Further investment in 120-year-old Peterhead Prison is unlikely even though inspectors describe conditions to be worst in the country.
Peterhead Prison is the only facility in the UK where prisoners have no access to toilets when locked in their cells and must empty out buckets of their own waste. However, the Chief Inspector of Prisons say a decision to build a new jail on the site of the Aberdeenshire prison made it less likely to receive improvements.
The prison houses some of Scotland's most dangerous sex offenders. And Dr Andrew McLellan, Her Majesty's Chief Inspector of Prisons in Scotland, noted that high-risk prisoners continue to go free without addressing their behaviour.
Peterhead Prison has been strongly criticised in previous reports. In 2006, inspectors labelled it a "disgrace" and Scotland's worst. But Dr McLellan noted improvements in health-care provision and prison visits at the jail, which with 306 prisoners is at full capacity.
The inspector said: "Previous reports have commented on the damage done to HMP Peterhead by continuing uncertainty.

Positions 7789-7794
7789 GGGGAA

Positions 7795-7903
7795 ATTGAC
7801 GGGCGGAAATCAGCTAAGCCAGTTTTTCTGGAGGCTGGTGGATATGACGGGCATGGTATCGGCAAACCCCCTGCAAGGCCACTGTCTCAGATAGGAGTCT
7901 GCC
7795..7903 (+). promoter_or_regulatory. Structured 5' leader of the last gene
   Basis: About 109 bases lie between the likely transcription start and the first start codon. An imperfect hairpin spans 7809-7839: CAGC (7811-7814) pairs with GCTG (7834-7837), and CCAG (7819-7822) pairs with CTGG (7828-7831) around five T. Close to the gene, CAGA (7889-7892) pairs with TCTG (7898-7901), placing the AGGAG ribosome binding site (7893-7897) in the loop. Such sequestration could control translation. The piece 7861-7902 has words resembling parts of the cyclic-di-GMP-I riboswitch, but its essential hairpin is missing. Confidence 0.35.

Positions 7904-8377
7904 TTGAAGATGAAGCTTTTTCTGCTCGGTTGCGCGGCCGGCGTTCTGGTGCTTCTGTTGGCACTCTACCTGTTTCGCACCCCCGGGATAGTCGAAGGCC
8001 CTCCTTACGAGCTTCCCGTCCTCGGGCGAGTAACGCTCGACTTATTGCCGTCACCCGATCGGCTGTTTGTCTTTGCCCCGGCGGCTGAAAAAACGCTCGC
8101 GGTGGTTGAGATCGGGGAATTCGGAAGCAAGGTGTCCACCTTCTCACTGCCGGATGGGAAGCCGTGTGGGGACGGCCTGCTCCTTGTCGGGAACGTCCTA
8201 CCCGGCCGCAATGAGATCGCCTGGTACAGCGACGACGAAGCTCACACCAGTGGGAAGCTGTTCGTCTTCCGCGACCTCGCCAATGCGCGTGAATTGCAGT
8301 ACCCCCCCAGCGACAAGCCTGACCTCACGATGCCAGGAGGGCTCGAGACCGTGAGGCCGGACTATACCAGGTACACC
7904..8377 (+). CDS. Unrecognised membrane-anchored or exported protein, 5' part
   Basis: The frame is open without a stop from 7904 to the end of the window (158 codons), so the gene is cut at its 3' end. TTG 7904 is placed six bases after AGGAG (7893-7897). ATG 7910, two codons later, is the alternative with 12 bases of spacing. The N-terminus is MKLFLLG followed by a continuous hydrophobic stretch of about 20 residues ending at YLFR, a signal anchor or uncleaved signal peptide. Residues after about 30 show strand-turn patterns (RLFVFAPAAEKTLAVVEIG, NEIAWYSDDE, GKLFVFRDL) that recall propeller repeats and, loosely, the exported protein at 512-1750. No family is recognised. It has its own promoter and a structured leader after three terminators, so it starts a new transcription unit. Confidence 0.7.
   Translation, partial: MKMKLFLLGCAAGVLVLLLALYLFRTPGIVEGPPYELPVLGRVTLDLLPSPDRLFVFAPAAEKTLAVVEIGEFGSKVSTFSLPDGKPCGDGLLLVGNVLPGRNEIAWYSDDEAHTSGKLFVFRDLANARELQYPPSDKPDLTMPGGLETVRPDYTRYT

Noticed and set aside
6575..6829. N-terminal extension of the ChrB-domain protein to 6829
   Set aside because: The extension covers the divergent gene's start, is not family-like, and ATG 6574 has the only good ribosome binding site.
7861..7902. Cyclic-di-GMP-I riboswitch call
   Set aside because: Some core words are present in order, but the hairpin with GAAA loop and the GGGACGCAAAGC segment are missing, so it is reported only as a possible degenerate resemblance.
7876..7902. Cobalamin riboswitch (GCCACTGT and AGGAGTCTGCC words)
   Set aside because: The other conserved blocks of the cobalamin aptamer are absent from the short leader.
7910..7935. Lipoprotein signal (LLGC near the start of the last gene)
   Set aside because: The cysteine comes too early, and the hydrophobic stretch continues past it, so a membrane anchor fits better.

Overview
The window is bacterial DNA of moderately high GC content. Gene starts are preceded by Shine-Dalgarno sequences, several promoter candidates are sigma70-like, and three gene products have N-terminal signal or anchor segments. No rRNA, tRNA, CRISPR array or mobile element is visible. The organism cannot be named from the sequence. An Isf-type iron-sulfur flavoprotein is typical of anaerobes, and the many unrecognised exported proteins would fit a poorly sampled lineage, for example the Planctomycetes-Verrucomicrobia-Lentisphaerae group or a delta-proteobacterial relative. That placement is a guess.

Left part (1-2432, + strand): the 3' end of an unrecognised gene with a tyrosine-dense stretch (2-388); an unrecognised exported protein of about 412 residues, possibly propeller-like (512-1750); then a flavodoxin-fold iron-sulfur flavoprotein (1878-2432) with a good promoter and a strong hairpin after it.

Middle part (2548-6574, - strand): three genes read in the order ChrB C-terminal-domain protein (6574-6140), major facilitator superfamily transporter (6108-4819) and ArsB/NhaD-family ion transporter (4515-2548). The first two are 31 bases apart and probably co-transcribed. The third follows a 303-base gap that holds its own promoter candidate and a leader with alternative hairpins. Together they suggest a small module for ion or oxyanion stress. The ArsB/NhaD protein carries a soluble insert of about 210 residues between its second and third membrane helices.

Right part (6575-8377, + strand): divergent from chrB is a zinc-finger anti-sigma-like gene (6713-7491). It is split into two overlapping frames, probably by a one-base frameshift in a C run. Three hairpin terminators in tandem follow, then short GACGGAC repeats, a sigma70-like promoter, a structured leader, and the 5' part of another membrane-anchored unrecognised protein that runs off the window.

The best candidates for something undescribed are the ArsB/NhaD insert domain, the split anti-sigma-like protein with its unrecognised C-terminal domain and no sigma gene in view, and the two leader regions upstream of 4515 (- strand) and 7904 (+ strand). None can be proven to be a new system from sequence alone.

"One aspect of that damage has been the lack of investment over the last five years at least. Now that a new prison has been announced, it is even less likely that more money will be spent on the existing building - yet its condition continues to deteriorate and prisoners continue to live in it."
The Scottish Government announced plans last year to build a new prison, Grampian, on the site at Peterhead.
Dr McLellan said: "The continuing use of chemical toilets is the most obvious sign of lack of investment in the prison building ... Its continuation remains the worst single feature of prisons in Scotland."
On a more positive note, he added there was a "noticeable improvement" in health care.
He said: "Staffing difficulties have been addressed and the morale of both nursing and medical staff is high."
The report, issued on Wednesday, comes a day after the head of the Scottish Prison Service disclosed hundreds of prisoners could be released from jail under emergency powers to deal with acute overcrowding.
Chief executive Mike Ewart shocked the Scottish Parliament's justice committee by revealing the situation is considered on a daily basis - and there are no contingency plans to deal with prisoners when jails are full.